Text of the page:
|As the Big East gets set to break apart, its final season is starting out confusing and in an impressive fashion. (Getty Images)|
So just how good is the Big East shaping up to be this season?
Well, it's not enduring a down year, that's for sure. The Big East is No. 2 in KenPom.com's league rankings, No. 2 in RPI -- with a significant gap between the Big Ten in the top spot -- and No. 3 in Jeff Sagarin's computer calculations, which has the Mountain West slotted in the second spot.
Subjectively, the Big East as of now has a lone legitimate title contender in Louisville. Syracuse currently equals the Cardinals' record, sharing a 16-1 mark, but the collective seems a little hesitant to embrace the Orange on the same plane as Rick Pitino's team. (James Southerland is indefinitely suspended; the big men are still in the incubator; Michael Carter-Williams isn't a great shooter) Beyond those two, Marquette, Notre Dame and Cincinnati help comprise the five squads that have won 80 percent or more of their games to date. Toss in a game UConn club in addition to Georgetown and Pittsburgh, and the top half of the league is once again rounding into fine shape. Not exactly 2008-09 but certainly a far cry from the state the SEC is in these days.
Beyond that, there's this: The Big East is for this season only a 15-team conference, and only one team -- DePaul, of course, at 173 -- sits outside the top 100 in the RPI. Fourteen of 15 teams in the premature bubble conversation? That's rare for any league this deep into a season. If we had the data, I'd love to dive in and see if it has ever happened like this, where a league with more than 10 teams had all but one of its members in the top 100 come mid-January. (I don't even think the '08-09 Big East could boast that.) Even three of the Big Ten's teams this year don't crack the century mark in the flawed-but-relied-upon RPI.
Additionally, every team is above .500 and all but two have reached double-digit win totals. Even DePaul's there already.
But a small-sample-size examination of league play indicates some oddity. A sign of league strength or a bit of unwanted parity? Check this out:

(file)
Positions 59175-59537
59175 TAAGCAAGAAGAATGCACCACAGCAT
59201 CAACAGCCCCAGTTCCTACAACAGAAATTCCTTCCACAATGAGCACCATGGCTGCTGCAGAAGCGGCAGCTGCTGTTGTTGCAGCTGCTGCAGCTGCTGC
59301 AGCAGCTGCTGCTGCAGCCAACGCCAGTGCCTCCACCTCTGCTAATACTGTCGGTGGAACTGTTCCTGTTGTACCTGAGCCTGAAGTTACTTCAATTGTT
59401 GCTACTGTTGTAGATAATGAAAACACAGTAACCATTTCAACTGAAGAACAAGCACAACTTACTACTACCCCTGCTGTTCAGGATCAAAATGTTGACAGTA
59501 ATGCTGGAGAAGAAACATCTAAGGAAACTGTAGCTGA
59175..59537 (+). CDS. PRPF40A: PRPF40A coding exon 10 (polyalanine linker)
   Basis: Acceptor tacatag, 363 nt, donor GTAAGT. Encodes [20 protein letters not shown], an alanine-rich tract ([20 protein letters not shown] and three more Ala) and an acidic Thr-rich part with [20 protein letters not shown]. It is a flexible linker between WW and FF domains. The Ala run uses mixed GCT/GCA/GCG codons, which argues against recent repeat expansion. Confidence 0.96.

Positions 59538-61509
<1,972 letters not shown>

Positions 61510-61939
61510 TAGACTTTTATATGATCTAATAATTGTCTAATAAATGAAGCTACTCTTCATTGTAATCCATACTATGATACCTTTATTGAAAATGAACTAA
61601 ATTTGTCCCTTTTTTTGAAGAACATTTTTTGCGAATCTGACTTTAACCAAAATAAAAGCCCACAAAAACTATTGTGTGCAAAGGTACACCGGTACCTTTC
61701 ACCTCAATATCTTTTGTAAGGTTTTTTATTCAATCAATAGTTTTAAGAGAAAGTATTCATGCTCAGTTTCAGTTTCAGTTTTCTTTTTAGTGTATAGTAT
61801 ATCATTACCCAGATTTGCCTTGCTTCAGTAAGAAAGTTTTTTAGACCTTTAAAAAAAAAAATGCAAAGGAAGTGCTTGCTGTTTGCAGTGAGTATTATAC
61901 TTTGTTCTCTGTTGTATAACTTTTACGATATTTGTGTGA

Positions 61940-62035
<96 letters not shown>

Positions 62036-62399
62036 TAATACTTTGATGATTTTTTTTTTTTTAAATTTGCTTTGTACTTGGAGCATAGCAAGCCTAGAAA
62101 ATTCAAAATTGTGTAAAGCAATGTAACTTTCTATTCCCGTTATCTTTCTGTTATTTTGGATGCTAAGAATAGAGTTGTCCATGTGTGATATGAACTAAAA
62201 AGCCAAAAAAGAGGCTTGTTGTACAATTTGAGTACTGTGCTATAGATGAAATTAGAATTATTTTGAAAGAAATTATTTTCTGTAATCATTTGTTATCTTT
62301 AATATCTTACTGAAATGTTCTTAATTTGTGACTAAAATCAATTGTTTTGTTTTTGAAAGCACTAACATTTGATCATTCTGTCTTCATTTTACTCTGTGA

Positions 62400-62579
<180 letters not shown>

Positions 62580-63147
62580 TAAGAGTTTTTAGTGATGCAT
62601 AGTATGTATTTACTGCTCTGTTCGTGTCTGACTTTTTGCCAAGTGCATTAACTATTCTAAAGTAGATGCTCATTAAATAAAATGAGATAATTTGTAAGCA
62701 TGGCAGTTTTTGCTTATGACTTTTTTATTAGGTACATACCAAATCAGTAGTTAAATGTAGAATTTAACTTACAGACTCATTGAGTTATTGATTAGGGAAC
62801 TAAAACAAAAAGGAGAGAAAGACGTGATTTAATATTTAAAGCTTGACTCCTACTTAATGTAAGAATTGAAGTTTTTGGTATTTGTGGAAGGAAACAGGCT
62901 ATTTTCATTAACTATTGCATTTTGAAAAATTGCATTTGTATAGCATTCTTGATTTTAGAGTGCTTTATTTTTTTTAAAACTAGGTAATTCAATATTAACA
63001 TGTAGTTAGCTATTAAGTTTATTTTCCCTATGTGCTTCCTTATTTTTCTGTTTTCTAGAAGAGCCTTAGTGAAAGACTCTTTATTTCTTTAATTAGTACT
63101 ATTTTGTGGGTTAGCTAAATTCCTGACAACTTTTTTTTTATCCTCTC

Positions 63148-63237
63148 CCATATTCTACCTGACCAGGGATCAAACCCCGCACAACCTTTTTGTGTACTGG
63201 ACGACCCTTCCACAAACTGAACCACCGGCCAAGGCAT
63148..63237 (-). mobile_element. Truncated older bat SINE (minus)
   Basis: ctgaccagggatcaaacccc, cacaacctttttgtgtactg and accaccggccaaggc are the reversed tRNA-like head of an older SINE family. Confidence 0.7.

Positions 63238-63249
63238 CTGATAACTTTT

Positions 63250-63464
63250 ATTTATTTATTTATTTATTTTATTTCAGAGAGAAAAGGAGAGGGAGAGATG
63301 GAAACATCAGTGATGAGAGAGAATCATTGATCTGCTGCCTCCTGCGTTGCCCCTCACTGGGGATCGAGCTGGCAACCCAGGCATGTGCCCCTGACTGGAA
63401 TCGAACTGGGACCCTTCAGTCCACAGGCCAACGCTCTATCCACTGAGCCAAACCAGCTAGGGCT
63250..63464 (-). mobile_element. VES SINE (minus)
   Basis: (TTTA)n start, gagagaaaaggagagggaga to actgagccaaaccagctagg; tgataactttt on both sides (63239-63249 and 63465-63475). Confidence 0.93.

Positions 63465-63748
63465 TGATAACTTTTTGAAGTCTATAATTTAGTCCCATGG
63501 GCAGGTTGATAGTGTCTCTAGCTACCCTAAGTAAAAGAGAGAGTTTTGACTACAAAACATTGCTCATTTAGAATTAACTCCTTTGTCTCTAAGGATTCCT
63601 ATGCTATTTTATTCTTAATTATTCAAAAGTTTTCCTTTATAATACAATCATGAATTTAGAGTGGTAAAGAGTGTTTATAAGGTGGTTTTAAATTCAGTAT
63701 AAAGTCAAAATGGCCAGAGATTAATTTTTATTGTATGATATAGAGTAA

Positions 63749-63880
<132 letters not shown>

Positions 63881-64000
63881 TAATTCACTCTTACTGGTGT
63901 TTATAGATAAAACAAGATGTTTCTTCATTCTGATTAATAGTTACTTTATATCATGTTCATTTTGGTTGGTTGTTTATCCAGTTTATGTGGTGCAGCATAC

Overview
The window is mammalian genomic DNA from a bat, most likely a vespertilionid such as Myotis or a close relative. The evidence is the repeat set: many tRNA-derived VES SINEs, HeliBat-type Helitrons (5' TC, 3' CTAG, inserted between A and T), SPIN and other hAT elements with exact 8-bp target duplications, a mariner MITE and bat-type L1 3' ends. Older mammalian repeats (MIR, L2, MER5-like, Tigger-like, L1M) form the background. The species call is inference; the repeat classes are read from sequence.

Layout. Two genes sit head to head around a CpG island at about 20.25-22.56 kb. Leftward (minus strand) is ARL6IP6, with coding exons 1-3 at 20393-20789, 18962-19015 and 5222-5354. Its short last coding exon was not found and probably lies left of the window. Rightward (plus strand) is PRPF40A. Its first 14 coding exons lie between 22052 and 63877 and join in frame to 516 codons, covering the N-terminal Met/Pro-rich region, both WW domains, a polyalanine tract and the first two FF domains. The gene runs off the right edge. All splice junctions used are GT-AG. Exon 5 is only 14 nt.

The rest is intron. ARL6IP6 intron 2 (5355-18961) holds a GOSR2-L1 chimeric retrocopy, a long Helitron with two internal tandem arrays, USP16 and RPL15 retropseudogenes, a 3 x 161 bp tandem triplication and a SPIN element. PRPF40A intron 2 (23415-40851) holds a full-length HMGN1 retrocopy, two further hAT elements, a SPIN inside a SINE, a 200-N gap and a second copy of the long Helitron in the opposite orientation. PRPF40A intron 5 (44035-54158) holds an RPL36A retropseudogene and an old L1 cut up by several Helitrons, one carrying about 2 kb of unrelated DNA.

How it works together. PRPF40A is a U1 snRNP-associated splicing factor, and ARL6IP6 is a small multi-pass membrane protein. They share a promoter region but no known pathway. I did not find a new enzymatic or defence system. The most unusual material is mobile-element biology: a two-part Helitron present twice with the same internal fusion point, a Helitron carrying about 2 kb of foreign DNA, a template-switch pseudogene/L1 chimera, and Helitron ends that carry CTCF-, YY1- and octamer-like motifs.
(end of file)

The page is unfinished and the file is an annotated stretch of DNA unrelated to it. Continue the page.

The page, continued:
In conference play, Big East teams are 11-18 at home. 4 games into season, 14 of 15 teams have a road win.— Ken Pomeroy (@kenpomeroy) January 16, 2013
We have seven weeks of the regular season to go, where in fact we'll see that trend reversed, but it's still incredible. Home teams win more than 70 percent of their games in college hoops. Exhaustive research has shown college basketball to have the biggest home-venue advantage in major American sports.
And yet the Big East is a bingo-ball bin of unpredictability and odds-defying outcomes so far. Is that good for the league? It's good for discussion, at least, and it's making things interesting right away. The aforementioned Hoyas and Panthers are two teams that I think will ultimately make the NCAAs with room to spare. They are a combined 2-5 in the conference. South Florida made the Round of 32 last season, has a good group back this year. At 0-3, it's the only winless team left in league play.
Fitting and fun that in the final season of the Big East as we know it, we're getting set up for an interesting league race and the possibility for a variety of contradictory results that should make the postseason conversation an interesting one. And, amid all this, there's UConn, ineligible for the postseason, playing the role as the sport's best spoiler team in decades.
This weekend brings the marquee game, Syracuse at Louisville, to sell the nation on what one of its ultimate hoops leagues is offering in this walking funeral of a final campaign. The others all offer trends worth tracking. Marquette vs. Cincinnati and Connecticut vs. Pittsburgh are matchups any college basketball fan should seek to watch, because right now I could easily see any of those four teams finishing third in the league. Rutgers (11-4) travels to Notre Dame, and if the Irish lose there, it will only emphasize what this post is all about.
By now, leagues usually develop identities, ones defined by the production of their teams through more than half of a season gone by. The Big East is still a little confusing, and maybe that will ultimately end up being the legacy of this season. Some legendary coaches leading the way at the top of the standings, while the rest of the conference rises with the tide. It might be a beautiful mess before it all disintegrates.
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